“Are retailers and brands like Decathlon, Nike and others changing the current narrative to better suit the needs of customers and their profit margins, blurring the lines between brand and retailer?”
As we enter the third year of the pandemic, many brands and retailers around the world have been making the move to sell direct-to-consumer in an effort to not only stay in business but to possibly enter new markets. Simultaneously, because of the rise in direct-to-consumer sales for brands, we have seen the rise of private labels within retailers. The waters between brands like Nike and retailers like Decathlon are potentially blending. In the last six months, these two global sporting goods companies have contended well with a fast-changing industry and many may look to follow. As global industries continue to try to keep up with the growth of e-commerce, consumer demands and behaviour, technological advancements, and more recently the pandemic, we have taken a look at how these companies and others are adjusting and performing.
A tested relationship
In the fight to catch the consumer’s attention, retailers and brands are climbing to new heights to not only increase profits, but to stand out in the minds of consumers enough to earn their loyalty over the long term. Traditionally, an online retailer would stock a brand’s items which would then be sold to a customer who visited their store. However, the rise of e-commerce and direct-to-consumer shopping channels is making the relationship between the two, at times, a tense one. Not only is the relationship becoming fraught, consumers are starting to see brands and retailers as one in the same. This is because both of them are going the distance to offer a unique shopping experience, and both of them are offering similar - if not identical - shopping methods. If a consumer shops on ASOS.com and buys a River Island jersey, it is safe to say the customer likes and trusts both the retailer (ASOS) and the brand (River Island). But, what happens when River Island opens up their own online store? The customer can now go directly to them. In reverse, what if the customer is already aware of River Island’s online store but prefers the shopping experience on ASOS.com? Perhaps they have faster shipping or nicer packaging. At its essence, this all comes down to one question: Who owns the consumer?
Now more than ever, it is easier for brands to sell directly to consumers and, although they see the value of large retailers selling their products, most brands would ideally prefer to have the attention of the customer to themselves. Theoretically, if a brand truly wanted to start selling online overnight, they could launch a Shopify or Magento site paired with an Instagram shop and a couple of Google ads for marketing. But, like we said, this is theoretical and brands should not rush to launch a direct-to-consumer online channel without a clear retail strategy.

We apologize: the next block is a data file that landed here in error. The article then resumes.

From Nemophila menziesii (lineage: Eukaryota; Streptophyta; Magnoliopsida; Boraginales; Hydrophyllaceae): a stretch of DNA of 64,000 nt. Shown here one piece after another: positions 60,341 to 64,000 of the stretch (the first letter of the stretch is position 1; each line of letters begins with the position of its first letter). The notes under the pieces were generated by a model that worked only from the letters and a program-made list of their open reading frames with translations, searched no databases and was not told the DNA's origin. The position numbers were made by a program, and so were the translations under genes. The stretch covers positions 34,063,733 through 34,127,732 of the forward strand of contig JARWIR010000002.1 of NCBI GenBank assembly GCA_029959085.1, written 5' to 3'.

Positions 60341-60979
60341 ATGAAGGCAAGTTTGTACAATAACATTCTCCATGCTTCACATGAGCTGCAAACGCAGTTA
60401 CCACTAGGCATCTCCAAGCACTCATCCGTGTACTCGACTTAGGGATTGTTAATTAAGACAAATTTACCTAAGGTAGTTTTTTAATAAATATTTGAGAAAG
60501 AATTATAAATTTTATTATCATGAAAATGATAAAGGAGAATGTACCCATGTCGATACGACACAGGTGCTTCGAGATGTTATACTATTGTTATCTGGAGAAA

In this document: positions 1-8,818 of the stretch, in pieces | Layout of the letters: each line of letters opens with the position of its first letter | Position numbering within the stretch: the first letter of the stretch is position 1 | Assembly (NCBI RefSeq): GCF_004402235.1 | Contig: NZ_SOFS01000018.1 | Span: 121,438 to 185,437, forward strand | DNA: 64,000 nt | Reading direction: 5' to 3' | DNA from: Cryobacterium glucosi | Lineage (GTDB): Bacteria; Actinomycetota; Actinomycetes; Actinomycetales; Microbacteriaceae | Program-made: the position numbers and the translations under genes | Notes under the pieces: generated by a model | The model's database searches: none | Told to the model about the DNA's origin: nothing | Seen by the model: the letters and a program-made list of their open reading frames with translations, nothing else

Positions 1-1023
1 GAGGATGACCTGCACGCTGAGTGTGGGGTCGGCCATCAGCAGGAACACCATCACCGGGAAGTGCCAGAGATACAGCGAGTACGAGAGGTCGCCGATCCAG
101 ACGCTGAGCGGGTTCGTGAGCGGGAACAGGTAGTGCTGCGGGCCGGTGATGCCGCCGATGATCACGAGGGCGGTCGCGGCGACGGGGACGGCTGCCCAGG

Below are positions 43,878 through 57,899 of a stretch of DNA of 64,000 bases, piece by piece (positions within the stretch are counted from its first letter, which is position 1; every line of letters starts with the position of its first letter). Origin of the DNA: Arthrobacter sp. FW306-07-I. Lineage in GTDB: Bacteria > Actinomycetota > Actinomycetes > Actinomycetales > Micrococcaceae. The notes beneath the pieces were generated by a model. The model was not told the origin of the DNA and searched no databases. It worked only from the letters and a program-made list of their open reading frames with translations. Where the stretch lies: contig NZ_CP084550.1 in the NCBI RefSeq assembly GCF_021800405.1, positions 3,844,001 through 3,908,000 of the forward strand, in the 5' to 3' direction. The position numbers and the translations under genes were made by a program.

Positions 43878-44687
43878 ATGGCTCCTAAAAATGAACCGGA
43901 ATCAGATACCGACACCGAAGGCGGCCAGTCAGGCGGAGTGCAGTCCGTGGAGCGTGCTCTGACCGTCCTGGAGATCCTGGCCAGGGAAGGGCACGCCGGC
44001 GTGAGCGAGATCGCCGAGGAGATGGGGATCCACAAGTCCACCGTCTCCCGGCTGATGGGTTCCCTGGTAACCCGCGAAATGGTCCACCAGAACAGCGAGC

The shift towards D2C
Approximately 5 months ago, DSW, one of the largest shoe retailers in the US, received their last-ever shoe shipment from Nike. This is because Nike is shifting its focus and its products away from third-party retailers to their own online website, mobile app, and their brand concept stores. If you want to wear Nike, you’re going to have to shop from Nike, and this is by no accident: The sporting goods giant has been implementing this strategy since 2017 and, bit by bit, their shoes and apparel are getting harder to find in external sporting retailers around the world. So far, Nike’s Head of Finance Matthew Friend says that they have “exited 50%” of their retail partners. Aside from wanting to increase profits and connect with markets via e-commerce, Nike’s then-president Trevor Edwards stated that is about removing themselves from “mediocre retail”. From 30,000 retail partners, Nike’s plan has been to cut down those partnerships to an exclusive 40.
By doing this, Nike is able to control the shopper experience, gain new customers, cut out the costs and admin associated with the traditional B2B chain of custody, and position themselves as an exclusive brand.
As a retailer, Decathlon is developing an omnichannel purchasing experience for consumers as they focus on online sales across both direct-to-consumer and via third party online channels. In China in March 2021, they joined JD.com with their own flagship store, an e-commerce giant, which was a smart move considering online sales for all retail in China surpassed brick-and-mortar sales, accounting for 52.1% - a world first. In Switzerland, Decathlon is strategically planning to benefit from a shop-in-shop concept without the costs associated with their own department store as they shift more focus to online sales through a partnership with the Manor Group, a retail conglomerate that generates a revenue of €1.6 billion. The benefits of the shop-in-shop concept are obvious, but more importantly will retain some brand awareness and exposure.